The Olympic Games Showcase Hard Work, Competition…and Debauchery???

The opening ceremonies of the Tokyo Olympics were held a couple of days ago in an empty stadium, but the real action is about to begin. Every four years, the International Olympics Committee (IOC) holds the Olympic Games in its selected city in order to showcase the world’s most conditioned individuals in athletic competition. The narrative, ever since the Olympics were resurrected in the modern era by  Pierre de Coubertin in 1896 in Athens Greece, was that man could engage in healthy competition rather than war. The “human spirit” is often celebrated as a component of these games and the motto, Citius, Altius, Fortius (Faster, Higher, Stronger) captures the notion that man can do anything if he sets his mind to it.

The Olympic Games are the centerpiece of global athletic competition, but it’s also the epicenter of the most debauched sexual behavior by approximately 75% of its athletes.

What really goes on at the Olympics

In a 2012 ESPN article titled Will you still medal in the morning?, the author indicates that the Olympic village – the place where most athletes are housed during the summer and winter Olympics – is a facilitator for sex among many of the athletes competing. In fact, one Olympic athlete during the 2000 Games in Sydney, who maintained his Olympic quarters well after his competition was over, used it as a place where athletes could hook up regularly.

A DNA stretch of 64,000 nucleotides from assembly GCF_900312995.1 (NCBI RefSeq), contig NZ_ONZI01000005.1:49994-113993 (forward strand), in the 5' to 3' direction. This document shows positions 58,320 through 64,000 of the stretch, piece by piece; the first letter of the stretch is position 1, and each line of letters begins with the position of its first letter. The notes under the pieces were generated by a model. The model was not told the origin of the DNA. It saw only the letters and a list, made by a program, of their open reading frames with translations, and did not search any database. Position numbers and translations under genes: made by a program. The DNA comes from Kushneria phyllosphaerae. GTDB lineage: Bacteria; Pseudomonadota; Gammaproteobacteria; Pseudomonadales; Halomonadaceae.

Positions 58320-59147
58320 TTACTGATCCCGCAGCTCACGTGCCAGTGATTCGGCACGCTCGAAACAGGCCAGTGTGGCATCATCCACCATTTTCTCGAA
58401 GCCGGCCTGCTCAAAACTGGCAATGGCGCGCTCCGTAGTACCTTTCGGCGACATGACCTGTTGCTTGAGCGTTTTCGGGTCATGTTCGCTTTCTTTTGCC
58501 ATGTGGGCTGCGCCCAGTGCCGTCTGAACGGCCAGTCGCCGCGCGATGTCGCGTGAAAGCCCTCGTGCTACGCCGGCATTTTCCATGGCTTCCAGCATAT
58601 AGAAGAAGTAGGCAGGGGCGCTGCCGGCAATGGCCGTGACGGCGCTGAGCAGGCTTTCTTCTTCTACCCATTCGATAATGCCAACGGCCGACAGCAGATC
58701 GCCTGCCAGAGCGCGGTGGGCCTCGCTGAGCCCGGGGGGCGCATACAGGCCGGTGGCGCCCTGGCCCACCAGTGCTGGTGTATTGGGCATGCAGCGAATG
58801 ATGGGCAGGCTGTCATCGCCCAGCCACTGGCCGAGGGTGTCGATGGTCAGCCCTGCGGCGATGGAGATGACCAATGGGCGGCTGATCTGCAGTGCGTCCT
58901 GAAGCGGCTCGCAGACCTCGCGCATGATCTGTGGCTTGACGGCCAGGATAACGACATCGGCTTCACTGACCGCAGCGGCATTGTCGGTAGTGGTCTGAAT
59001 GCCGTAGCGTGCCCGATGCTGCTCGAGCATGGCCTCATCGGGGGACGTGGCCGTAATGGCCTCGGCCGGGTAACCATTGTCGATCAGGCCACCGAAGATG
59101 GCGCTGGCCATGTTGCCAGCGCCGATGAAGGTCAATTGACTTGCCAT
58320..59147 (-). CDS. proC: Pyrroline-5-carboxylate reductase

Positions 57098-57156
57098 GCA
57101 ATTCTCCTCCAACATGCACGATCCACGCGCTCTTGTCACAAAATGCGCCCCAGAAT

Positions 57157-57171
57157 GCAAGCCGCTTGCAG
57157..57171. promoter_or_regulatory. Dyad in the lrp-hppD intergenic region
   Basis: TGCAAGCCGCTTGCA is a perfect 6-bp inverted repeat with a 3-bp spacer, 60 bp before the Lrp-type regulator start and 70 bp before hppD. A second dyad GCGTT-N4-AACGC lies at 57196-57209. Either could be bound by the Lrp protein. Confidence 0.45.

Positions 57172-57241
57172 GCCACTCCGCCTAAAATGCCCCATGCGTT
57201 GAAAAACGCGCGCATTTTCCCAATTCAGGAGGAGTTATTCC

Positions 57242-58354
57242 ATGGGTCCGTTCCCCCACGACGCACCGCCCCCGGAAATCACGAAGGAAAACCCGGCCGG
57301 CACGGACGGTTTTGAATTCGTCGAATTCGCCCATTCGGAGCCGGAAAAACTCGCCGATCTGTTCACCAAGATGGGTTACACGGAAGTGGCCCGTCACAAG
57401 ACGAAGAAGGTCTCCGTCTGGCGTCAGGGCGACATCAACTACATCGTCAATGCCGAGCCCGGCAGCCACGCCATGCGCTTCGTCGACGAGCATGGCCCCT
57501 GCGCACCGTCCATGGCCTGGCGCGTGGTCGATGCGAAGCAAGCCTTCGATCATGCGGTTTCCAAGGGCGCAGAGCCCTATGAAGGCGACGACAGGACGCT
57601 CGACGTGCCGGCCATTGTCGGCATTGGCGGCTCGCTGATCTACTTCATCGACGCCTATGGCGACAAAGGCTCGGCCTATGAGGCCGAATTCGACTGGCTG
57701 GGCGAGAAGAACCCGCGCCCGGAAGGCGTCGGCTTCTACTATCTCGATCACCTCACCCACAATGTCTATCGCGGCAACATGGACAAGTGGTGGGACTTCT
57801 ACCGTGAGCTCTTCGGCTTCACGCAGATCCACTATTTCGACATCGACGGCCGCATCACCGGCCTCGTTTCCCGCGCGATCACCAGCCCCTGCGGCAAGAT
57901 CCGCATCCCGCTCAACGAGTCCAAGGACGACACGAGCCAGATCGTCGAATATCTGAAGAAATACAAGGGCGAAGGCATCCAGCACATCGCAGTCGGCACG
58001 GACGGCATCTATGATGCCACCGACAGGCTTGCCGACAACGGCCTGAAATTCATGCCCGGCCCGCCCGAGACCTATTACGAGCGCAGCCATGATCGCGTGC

“I’m running a friggin’ brothel in the Olympic Village! I’ve never witnessed so much debauchery in my entire life,” said the athlete quoted in the article.

Fornication is so rampant that each host city’s organizing committee orders condoms by the thousands to give out like candy to all the competing athletes. According to other articles and firsthand accounts, the Olympic games have always been a place for athletes to get their freak on since its inception. Away from home, family and friends, these individuals in peak physical condition hook up with as many people as they can. It should be no surprise since most of these people are in love with the world and see themselves as beautiful physical specimens. Furthermore, with the Olympic organizers facilitating the sexual activity, what’s to stop them.

The ESPN article indicates that the organizers of the 2000 Sydney Games handed out 70,000 condoms to roughly 10,000 athletes but admitted that still wasn’t enough. A standing order since then has been that subsequent organizing committees would order a minimum of 100,000 condoms for participating athletes.

The ancient Olympics – where it all started

As many may already know, the Olympic games were created by the Greeks in 776 BC as part of a religious festival honoring Zeus. These games were held every four years until roughly 393 AD. This “spirit” of the Olympic games is much deeper than simple athletic competition

While there is nothing wrong with athletic competition in general, doing so under the auspices of honoring Zeus can run the gamut from questionable to breaking the commandments (Exodus 20:3 Thou shalt have no other gods before me).